10/04/2011, 00.00
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Global crisis sinking small- and medium-sized business

Tighter bank lending and need for liquidity are forcing many businesses to borrow with interest rates as high as 180 per cent. The problem is clearly visible in Zhejiang but is expected to spread to Inner Mongolia and Guangdong.
Beijing (AsiaNews/Agencies) – The failure of a number of small and medium-sized enterprises (SMEs) in Wenzhou could mark the start of a much larger wave of corporate bankruptcies across China. The warning comes from Chinese economists who note that the recent liquidity problems encountered by such enterprises came after the authorities reigned in bank lending.

In the past three years, China’s government adopted aid packages worth some US$ 4 trillion to save the Chinese economy. Now, however, Beijing has stopped banks from easing lending, concerned about rising inflation and fearful that many institutions might be overexposed.

Since January, 19 medium-sized companies went bankrupt in Wenzhou. Although they are but a small fraction of the 4,000 or so companies in the southeastern seaboard city known for its entrepreneurial spirit, the market is concerned that the failures might be the beginning of a credit crisis among SMEs.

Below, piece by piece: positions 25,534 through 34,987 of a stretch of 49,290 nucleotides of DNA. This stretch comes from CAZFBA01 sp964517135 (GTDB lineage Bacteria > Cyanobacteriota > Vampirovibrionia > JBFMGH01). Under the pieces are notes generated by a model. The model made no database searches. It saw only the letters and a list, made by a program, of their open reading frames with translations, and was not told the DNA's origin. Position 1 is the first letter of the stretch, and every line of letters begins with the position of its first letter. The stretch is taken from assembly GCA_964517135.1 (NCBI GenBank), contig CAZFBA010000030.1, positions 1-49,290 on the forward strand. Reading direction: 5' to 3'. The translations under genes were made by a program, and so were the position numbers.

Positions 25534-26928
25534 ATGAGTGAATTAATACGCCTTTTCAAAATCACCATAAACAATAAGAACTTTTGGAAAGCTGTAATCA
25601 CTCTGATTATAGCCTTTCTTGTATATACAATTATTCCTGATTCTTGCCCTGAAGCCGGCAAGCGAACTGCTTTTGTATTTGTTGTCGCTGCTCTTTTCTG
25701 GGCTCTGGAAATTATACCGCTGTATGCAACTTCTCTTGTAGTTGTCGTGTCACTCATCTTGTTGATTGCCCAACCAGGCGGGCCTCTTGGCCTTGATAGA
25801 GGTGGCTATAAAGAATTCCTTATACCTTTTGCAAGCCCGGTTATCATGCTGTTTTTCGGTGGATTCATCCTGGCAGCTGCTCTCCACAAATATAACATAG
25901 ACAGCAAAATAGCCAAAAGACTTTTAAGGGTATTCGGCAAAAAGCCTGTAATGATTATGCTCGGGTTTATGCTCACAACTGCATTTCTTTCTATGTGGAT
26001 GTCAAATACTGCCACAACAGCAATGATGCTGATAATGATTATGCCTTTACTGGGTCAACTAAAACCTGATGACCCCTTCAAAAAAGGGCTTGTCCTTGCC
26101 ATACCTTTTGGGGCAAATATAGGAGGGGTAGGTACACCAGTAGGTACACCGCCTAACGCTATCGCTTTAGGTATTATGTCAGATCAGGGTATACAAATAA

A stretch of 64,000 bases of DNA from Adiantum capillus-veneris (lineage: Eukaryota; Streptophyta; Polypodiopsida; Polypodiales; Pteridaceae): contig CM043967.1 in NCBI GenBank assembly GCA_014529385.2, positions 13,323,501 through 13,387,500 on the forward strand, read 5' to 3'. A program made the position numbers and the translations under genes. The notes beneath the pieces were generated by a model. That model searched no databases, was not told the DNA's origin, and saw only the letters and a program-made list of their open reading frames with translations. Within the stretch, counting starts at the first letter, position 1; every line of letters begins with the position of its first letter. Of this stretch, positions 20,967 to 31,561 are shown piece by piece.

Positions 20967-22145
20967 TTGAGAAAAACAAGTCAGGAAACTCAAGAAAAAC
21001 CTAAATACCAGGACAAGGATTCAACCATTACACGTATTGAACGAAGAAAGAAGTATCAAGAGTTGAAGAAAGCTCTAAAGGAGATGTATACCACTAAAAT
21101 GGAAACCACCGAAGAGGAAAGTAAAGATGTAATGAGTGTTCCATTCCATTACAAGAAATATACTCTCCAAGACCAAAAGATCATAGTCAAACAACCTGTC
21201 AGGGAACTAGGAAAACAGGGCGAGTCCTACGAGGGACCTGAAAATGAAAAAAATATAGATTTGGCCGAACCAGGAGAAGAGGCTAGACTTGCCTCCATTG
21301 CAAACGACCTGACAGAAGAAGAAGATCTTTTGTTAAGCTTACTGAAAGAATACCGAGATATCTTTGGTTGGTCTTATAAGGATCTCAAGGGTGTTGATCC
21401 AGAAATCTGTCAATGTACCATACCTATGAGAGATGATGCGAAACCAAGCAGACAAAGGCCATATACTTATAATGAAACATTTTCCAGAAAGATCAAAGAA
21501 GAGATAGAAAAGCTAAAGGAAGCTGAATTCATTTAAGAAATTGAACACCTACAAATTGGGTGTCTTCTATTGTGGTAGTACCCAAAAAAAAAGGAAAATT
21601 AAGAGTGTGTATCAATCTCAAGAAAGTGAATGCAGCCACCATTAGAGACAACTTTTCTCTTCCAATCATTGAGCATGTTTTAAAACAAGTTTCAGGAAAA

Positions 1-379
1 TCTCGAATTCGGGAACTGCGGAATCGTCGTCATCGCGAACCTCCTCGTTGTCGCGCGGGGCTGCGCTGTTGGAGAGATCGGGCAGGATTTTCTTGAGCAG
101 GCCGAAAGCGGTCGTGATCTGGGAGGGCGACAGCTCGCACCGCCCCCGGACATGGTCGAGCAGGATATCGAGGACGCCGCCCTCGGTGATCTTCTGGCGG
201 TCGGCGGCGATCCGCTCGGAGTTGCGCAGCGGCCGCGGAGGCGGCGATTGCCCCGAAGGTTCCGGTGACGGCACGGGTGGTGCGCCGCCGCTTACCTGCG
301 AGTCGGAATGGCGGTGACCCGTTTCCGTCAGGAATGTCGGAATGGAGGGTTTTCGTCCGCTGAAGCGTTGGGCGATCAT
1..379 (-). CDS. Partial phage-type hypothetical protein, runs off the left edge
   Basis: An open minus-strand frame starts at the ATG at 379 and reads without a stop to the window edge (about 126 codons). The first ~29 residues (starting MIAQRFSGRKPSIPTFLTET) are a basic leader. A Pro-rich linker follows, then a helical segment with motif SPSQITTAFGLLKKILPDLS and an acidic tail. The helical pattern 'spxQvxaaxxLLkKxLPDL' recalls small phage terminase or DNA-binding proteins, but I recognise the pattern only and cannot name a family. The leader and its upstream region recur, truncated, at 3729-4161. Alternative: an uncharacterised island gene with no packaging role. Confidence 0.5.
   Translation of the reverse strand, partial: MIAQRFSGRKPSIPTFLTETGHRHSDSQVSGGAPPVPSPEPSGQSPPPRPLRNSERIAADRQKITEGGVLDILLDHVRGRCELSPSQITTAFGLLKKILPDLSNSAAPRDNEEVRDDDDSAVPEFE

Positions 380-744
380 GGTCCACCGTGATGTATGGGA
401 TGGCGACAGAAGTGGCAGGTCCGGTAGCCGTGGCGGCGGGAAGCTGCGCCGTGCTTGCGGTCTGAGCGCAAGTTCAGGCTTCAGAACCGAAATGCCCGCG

According to a report by Barclays Capital, SMEs are desperate for capital, and increasingly borrowing money from non-bank sources at interest rates ranging from 20 per cent to 180 per cent because of credit tightening by banks.

May Yan, the analyst who wrote the report, said corporate failures in Wenzhou would inevitably be contagious and spread to other parts of the mainland.

Some analysts who spoke to the South China Morning Post also expect more victims in Inner Mongolia and Guangdong. In the former, a mining boom has led to an overheated property market and active underground lending. The latter is China’s most industrialised region with legions of SMEs.

For analysts, China could save SMES by easing credit. In fact, last week, the Wenzhou government imposed a cap on the interest rates charged on loans by non-bank lenders to try to rein in the rampant underground-loan market.

However, "As property and commodity prices are likely to drop due to the global economic slowdown, it could lead to a reduction in collateral values, and the possible bankruptcy of SMEs,” said a mainland lawyer, who asked not to be named.
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